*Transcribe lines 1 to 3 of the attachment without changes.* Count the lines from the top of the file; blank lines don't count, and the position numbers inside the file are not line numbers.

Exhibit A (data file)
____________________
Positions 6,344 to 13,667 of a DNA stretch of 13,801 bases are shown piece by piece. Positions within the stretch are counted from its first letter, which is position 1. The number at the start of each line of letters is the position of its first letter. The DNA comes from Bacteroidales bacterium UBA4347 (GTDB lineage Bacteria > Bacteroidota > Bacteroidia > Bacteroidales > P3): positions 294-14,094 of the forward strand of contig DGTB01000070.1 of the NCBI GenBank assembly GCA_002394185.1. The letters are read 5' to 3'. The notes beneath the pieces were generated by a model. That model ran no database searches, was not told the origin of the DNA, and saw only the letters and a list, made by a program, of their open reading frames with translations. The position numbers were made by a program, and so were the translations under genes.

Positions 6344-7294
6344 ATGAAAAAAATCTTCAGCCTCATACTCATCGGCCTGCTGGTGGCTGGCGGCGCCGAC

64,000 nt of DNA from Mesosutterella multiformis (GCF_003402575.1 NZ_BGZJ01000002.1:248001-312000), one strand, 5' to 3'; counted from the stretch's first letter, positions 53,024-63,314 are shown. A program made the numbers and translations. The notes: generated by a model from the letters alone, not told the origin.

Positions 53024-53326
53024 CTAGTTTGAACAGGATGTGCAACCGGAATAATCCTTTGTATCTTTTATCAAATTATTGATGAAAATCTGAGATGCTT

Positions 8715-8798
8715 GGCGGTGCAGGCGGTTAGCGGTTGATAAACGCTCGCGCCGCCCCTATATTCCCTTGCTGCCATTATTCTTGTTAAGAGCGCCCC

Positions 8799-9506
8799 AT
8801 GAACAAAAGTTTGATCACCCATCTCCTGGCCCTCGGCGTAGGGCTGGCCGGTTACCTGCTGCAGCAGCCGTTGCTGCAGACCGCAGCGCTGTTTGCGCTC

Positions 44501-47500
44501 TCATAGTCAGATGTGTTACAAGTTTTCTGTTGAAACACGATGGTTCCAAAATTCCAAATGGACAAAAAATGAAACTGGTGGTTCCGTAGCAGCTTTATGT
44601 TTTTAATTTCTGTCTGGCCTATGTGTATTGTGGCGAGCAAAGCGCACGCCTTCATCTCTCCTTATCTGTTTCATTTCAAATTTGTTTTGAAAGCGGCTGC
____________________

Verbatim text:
Positions 6,344 to 13,667 of a DNA stretch of 13,801 bases are shown piece by piece. Positions within the stretch are counted from its first letter, which is position 1. The number at the start of each line of letters is the position of its first letter. The DNA comes from Bacteroidales bacterium UBA4347 (GTDB lineage Bacteria > Bacteroidota > Bacteroidia > Bacteroidales > P3): positions 294-14,094 of the forward strand of contig DGTB01000070.1 of the NCBI GenBank assembly GCA_002394185.1. The letters are read 5' to 3'. The notes beneath the pieces were generated by a model. That model ran no database searches, was not told the origin of the DNA, and saw only the letters and a list, made by a program, of their open reading frames with translations. The position numbers were made by a program, and so were the translations under genes.

Positions 6344-7294
6344 ATGAAAAAAATCTTCAGCCTCATACTCATCGGCCTGCTGGTGGCTGGCGGCGCCGAC